AB - Purpose: The aim of this work is to compare the radiosensitizing effect between organic and inorganic germanium compounds and to investigate whether nanometer-sized germanium particles can act as radiosensitizers. Materials and methods: Bis (2-carboxyethylgermanium) sesquioxide (Ge-132), germanium oxide (GeO2) and germanium nanoparticles were used in this study. Cell viability was determined by clonogenic survival assay. Cellular DNA damage was evaluated by alkaline comet assay, confocal microscopy and the cellular level of phospho-histone H2AX (-H2AX). Results: Nanometer-sized germanium particles were fabricated. They have a similar radiosensitizing effect as that of GeO2. Conversely, Ge-132 did not enhance the radiosensitivity of cells. Comet assay was employed to evaluate the level of DNA damage and confirmed that inorganic germanium compounds enhanced cellular radiosensitivity. Notably, the comet assay indicated that the nanoparticle itself caused a higher level of DNA damage. The possibility that germanium nanoparticles per se caused DNA damage was ruled out when the cellular level of -H2AX was examined. Conclusions: We demonstrated that inorganic but not organic germanium compounds exerted radiosensitizing effect in cells. Nanometer-sized germanium particles were fabricated and were able to enhance the radiosensitivity of cells. Confounding effect may occur when comet assay is used to estimate the level of DNA damage in the presence of germanium nanoparticles.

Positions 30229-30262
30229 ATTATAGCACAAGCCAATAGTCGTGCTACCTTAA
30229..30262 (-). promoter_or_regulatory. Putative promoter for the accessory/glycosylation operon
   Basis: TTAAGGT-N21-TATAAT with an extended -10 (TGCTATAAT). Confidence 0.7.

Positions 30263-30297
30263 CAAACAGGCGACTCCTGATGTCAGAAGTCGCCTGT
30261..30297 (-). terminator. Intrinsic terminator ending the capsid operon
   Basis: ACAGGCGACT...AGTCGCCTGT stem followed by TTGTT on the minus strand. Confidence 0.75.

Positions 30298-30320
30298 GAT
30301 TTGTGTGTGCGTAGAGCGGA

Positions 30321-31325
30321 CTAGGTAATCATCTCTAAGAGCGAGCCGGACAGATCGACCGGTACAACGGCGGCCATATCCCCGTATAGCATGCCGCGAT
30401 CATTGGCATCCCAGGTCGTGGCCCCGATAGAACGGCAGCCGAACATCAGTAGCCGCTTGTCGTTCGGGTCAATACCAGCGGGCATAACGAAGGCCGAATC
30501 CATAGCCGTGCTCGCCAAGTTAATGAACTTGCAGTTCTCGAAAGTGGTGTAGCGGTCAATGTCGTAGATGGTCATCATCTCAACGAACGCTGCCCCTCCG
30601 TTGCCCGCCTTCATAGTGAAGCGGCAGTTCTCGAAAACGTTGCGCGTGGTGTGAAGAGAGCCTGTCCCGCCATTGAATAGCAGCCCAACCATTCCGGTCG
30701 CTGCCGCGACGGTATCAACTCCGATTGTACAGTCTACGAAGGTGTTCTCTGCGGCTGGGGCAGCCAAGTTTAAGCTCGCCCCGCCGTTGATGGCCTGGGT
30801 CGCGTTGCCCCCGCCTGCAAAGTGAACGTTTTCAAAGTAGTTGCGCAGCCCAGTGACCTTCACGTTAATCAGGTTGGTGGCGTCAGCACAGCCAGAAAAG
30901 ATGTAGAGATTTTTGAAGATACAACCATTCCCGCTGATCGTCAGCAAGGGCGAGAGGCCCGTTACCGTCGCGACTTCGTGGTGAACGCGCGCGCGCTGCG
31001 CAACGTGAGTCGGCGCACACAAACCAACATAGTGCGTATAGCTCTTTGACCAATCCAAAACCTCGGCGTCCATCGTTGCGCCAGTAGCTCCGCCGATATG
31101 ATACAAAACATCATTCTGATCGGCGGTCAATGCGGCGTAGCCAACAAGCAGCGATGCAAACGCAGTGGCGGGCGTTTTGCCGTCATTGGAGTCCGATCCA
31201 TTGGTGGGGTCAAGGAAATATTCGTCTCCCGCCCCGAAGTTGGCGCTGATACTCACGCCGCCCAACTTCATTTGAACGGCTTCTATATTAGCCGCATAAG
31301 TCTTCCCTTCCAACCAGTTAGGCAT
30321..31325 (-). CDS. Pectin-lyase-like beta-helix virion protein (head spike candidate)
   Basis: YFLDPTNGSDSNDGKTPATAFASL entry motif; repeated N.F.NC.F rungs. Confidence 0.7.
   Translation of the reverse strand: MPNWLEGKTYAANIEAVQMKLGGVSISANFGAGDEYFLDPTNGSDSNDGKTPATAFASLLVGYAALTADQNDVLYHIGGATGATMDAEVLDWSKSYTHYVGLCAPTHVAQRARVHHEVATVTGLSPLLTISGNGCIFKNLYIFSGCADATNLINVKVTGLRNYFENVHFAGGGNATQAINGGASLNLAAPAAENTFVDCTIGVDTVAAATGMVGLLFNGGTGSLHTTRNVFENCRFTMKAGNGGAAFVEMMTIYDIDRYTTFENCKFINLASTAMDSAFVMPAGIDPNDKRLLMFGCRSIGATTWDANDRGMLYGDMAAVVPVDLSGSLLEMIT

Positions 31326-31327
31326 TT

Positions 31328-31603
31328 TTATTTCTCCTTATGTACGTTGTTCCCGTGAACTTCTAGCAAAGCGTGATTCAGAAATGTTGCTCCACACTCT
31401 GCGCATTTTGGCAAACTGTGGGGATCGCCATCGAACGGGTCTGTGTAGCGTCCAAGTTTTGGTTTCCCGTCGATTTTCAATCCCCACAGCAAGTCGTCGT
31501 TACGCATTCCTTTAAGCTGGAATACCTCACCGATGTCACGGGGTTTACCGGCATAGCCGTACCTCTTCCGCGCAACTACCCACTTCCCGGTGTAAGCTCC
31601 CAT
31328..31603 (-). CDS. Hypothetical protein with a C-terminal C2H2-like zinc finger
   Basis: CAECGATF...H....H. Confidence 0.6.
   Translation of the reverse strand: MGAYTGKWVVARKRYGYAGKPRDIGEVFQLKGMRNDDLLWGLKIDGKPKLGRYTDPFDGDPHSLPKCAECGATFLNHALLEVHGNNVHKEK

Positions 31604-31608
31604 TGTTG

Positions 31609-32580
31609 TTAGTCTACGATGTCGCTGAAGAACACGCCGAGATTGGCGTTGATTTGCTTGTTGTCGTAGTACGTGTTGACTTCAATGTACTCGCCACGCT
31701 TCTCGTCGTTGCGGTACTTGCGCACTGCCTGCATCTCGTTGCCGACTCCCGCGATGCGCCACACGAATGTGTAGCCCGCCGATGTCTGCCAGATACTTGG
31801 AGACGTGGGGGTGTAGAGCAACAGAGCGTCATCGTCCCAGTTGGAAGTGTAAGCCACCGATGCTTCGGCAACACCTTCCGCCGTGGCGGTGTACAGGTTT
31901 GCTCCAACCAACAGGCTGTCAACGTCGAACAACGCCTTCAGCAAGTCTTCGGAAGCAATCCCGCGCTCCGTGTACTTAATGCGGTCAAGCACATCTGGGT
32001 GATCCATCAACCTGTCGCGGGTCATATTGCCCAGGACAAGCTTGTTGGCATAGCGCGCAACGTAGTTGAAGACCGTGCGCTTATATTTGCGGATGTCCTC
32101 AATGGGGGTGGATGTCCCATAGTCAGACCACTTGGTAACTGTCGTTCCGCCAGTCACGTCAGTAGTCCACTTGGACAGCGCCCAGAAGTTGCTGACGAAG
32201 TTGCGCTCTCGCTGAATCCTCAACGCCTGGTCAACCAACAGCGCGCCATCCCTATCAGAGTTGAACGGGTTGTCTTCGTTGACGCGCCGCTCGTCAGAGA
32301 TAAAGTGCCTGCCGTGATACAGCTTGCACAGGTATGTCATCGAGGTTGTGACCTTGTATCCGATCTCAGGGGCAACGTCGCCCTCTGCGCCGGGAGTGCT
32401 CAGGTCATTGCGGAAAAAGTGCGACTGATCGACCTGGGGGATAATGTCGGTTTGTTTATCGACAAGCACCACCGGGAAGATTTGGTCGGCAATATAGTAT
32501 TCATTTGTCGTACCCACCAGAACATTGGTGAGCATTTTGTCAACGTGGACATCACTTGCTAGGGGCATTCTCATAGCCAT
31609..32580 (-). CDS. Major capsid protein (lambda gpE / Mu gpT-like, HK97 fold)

KW - Cell growth

KW - CHO cell

KW - Comet assay

KW - Ge-132

KW - Germanium oxide

KW - Nanoparticle

KW - Radiosensitizing effect

UR - http://www.scopus.com/inward/record.url?scp=67449108219&partnerID=8YFLogxK

UR - http://www.scopus.com/inward/citedby.url?scp=67449108219&partnerID=8YFLogxK

U2 - 10.1080/09553000902748583

DO - 10.1080/09553000902748583

M3 - Article

VL - 85

SP - 214

EP - 226

JO - International Journal of Radiation Biology

JF - International Journal of Radiation Biology

SN - 0955-3002

IS - 3

ER -